Harriet (a.k.a. Mrs. Worthington J. Worth) got her first Morning Bray Farm pedicure on Saturday morning.


Shorty said she looks great and that he thinks she’ll be just fine as soon as her left front hoof grows out.


Harriet was a very good girl and stood quietly for her trim:


She even got moral support from her Daddy:


Harriet’s well on her way to having the beautiful tootsies she deserves.


♥ ♥ ♥

Patrick had his first foot trim ever this morning.

He surprised us all and did exceptionally well.

No sedation necessary.

We could tell Patrick was frightened, but he was a very brave boy.

Understandably, Patrick doesn’t like having his hind quarters or back legs and feet touched, so we were worried about whether Shorty would be able to trim Patrick’s back feet.

Being the excellent and extremely patient farrier that he is though, Shorty charmed Patrick’s back feet right off the ground.

There was a little kicking initially, but trimming Patrick this morning was a breeze for Shorty compared to trimming Ellsworth once upon a time.

As soon as his trim was done, Patrick went right over to his big brother.

We’re so proud of you both. Our sweet, sweet boys. ♥ ♥ ♥ ♥ ♥

After getting a halter on Fergus for the first time three weeks ago, we did the Happy Dance in anticipation of his feet being trimmed at our farrier’s next visit. Fast forward to yesterday evening… 

…and a brief quiz for you. Can you tell the difference between this picture:

And this picture? Hint, look at Fergus’s ears and eyes and where Don’s left hand is. Big, big difference.

Let me tell ya a couple of things. First, a lot happened between those first two pictures. (I put the camera down for a bit in between.) Second, a good farrier, a.k.a Shorty, is worth his weight in platinum. Thanks, Carson!

We’ve been picking up Fergus’s feet without incident since the end of April, and he’s been quite fine with it. What we discovered yesterday is that Fergus isn’t comfortable with people he doesn’t know, and that’s understandable.

Each time Shorty initially tried to pick up Fergus’s first front foot, Fergus got up on his hind legs and/or got himself away from Shorty and Don. Fergus had a bit of a wild look in his eyes and seriously wasn’t having any of it. While Bernard and Ellsworth each have had their moments, it has never been like this.

As Don and I were looking at each other in desperation (and I was thinking to myself that this wasn’t going to happen), Shorty was amazing. Patience, soft touches, soothing words.

Then I saw Shorty softly put his hand over Fergus’s eye. Fergus almost immediately calmed down.  Shorty asked Don to cover Fergus’s eye on whichever side Shorty was working and…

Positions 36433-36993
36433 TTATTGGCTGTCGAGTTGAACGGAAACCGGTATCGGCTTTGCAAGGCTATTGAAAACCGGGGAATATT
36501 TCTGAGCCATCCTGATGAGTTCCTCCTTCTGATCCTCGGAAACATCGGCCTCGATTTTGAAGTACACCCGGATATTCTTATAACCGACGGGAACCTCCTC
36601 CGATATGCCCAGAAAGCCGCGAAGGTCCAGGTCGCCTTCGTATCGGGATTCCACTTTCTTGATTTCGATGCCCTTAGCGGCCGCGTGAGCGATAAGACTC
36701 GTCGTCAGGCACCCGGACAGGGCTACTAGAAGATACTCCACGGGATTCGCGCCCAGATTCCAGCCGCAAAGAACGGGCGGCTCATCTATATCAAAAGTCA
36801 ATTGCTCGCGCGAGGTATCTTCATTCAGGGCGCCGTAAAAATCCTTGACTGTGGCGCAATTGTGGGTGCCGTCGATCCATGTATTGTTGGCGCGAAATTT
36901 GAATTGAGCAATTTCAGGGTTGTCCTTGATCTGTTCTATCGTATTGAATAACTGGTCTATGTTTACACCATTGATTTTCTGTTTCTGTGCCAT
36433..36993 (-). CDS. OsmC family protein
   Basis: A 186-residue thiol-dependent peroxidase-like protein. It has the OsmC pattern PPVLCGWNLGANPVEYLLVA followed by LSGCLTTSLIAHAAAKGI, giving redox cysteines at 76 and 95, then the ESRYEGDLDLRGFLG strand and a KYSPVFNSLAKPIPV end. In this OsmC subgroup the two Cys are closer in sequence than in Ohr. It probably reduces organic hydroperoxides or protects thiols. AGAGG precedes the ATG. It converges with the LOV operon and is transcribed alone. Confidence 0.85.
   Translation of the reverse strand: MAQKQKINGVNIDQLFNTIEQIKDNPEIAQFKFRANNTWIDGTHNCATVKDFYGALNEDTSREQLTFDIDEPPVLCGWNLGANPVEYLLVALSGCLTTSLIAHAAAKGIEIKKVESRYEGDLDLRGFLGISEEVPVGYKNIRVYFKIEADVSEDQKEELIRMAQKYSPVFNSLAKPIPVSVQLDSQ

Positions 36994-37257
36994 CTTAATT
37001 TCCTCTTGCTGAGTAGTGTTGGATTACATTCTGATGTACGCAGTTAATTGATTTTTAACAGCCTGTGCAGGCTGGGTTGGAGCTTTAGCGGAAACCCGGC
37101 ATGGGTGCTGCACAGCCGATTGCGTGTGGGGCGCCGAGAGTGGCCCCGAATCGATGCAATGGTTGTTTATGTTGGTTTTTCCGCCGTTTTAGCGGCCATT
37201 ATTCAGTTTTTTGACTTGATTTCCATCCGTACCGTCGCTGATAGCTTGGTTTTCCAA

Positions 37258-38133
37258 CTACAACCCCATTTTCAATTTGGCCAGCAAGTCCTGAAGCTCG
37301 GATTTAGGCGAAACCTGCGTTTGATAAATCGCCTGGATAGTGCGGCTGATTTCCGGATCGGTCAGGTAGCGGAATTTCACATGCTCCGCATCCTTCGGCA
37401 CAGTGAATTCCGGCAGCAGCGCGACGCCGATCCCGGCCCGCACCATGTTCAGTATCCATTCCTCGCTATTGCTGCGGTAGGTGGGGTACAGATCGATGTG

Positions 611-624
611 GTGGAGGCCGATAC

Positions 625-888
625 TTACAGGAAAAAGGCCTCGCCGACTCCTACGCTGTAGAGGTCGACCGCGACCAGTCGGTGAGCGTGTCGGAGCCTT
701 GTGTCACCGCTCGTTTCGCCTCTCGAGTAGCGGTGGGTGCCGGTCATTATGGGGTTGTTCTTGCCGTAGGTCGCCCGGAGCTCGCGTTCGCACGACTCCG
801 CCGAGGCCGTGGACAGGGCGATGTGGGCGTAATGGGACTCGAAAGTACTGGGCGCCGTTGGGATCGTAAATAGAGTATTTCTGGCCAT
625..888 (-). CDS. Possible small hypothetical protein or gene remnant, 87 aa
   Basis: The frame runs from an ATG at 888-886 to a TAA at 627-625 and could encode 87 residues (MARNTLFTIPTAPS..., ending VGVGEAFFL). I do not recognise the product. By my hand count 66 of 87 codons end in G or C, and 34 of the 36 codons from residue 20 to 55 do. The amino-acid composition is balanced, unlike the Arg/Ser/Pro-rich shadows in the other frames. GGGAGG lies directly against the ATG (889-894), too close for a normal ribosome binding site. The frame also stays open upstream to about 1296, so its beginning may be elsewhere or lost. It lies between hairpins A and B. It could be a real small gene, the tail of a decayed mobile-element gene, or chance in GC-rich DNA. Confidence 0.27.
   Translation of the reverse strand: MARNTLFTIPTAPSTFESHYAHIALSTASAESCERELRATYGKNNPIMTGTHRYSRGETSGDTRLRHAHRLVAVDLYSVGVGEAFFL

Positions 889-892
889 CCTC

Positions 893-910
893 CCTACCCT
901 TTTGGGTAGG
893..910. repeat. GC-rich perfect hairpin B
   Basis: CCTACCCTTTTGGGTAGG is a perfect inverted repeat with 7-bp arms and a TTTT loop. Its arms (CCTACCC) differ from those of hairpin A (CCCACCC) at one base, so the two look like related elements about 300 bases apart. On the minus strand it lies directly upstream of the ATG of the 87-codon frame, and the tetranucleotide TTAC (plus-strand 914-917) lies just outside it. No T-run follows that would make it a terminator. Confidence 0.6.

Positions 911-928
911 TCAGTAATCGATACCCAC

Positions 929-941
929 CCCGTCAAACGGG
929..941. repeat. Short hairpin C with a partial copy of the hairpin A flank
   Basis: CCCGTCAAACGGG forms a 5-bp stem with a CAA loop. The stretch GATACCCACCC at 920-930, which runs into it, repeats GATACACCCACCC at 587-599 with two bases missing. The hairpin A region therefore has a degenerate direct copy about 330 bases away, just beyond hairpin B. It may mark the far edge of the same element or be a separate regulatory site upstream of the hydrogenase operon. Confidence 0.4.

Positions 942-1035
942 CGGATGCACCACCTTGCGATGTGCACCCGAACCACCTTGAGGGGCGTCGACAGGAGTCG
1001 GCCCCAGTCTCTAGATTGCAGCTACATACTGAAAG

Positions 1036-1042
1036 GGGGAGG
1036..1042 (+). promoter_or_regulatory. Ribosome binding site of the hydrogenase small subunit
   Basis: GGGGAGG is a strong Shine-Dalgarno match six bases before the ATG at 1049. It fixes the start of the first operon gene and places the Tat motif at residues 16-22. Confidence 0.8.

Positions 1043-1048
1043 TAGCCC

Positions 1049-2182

…success! Fergus just needed a bit of a blinder! Okay, fine, I’ll admit it. I shed a tear or two of happiness.

Meanwhile, I looked over to see that Bernard had untied himself from the fence and was debating whether to take himself for a stroll to avoid his own foot trimming…

…and was happy to see that Nigel was okay with a dust bath as long as Fergus was within sight.

When the fourth foot was done, Fergus seemed to fly away as soon as his halter was removed…

And now seems to be walking with a new spring in his step. ♥

We were hoping we might have Fergus in a halter by the time our farrier came around on Saturday.

Not yet, but that’s okay.

Okay because Shorty; our farrier, said the difference in Ellsworth this time versus last was night and day. It was only last time Shorty was here he was able to trim Ellsworth’s back feet.

Don bought a new (smaller) saddle cinch for Ellsworth and we tried it on for size later that afternoon.

Everything looked good, so we gave Ellsworth a test drive. Our gentle boy walked me around the corral several times. I never asked Ellsworth to move, but he did turn and stop when we asked him to. I couldn’t believe I was actually riding Ellsworth! ♥

I finally got pictures of one of the boys with their pink donkey tongue left sticking out as they tend to do after they have their drinks of water. It was Bernard.

Love you, love you, love you, love you Bernard. Okay, so here’s another secret. My nickname for Bernard is Buhbee. I don’t know why.

And then, after the post last week about mutual grooming, guess who I saw grooming each other? Ellsworth and Nigel!

Ellsworth had a huge breakthrough moment with the farrier yesterday. We’re so proud of him.

It was the very first time Shorty was able to trim Ellsworth’s back feet.

Ellsworth, we’re so proud of you buddy!

Like I said, this was a huge breakthrough for Ellsworth. Unfortunately, a couple of mishaps at the place he came from really had him freaked out about having his back feet touched. For those of you who initially followed Ellsworth’s story over at The 7MSN Ranch, you’ll remember that Ellsworth was “accident prone.” At one point, according to his previous people, he had a nail stuck in one of his back feet. To remove it, they tied a rope to his leg and let him kick until he got tired so they could take the nail out. At another point, he had barbed wire tangled around one of his ankles. So yes, he really was freaked out when anyone tried to touch his back feet.

We realized some pretty important things yesterday. We were reminded that we have so much to learn from our animals. These donkey boys have taught us more than I could have ever imagined about patience. Shorty has been absolutely wonderful about this too. He coached Don on working with Ellsworth and getting him used to having those back legs and feet touched. I have a lump in my throat right now just thinking about this transformation in Ellsworth.

So, Ellsworth is an old pro at this now.  When it was Bernard’s turn, Ellsworth ran right over to comfort his best friend and to let him know it was alright.